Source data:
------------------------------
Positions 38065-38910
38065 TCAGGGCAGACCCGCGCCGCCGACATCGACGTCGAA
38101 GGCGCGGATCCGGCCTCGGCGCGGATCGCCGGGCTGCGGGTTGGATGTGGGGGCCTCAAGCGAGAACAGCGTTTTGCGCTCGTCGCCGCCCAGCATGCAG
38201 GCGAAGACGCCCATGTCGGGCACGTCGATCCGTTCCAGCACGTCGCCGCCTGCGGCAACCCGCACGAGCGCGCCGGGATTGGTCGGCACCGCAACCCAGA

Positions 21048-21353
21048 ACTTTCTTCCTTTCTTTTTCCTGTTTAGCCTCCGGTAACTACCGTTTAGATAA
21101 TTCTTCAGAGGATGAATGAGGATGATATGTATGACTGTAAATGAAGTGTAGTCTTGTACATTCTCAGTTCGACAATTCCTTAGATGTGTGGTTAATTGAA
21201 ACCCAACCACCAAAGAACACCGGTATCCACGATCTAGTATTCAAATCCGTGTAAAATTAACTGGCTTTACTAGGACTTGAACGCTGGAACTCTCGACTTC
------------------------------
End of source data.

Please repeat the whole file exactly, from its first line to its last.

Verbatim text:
Positions 38065-38910
38065 TCAGGGCAGACCCGCGCCGCCGACATCGACGTCGAA
38101 GGCGCGGATCCGGCCTCGGCGCGGATCGCCGGGCTGCGGGTTGGATGTGGGGGCCTCAAGCGAGAACAGCGTTTTGCGCTCGTCGCCGCCCAGCATGCAG
38201 GCGAAGACGCCCATGTCGGGCACGTCGATCCGTTCCAGCACGTCGCCGCCTGCGGCAACCCGCACGAGCGCGCCGGGATTGGTCGGCACCGCAACCCAGA

Positions 21048-21353
21048 ACTTTCTTCCTTTCTTTTTCCTGTTTAGCCTCCGGTAACTACCGTTTAGATAA
21101 TTCTTCAGAGGATGAATGAGGATGATATGTATGACTGTAAATGAAGTGTAGTCTTGTACATTCTCAGTTCGACAATTCCTTAGATGTGTGGTTAATTGAA
21201 ACCCAACCACCAAAGAACACCGGTATCCACGATCTAGTATTCAAATCCGTGTAAAATTAACTGGCTTTACTAGGACTTGAACGCTGGAACTCTCGACTTC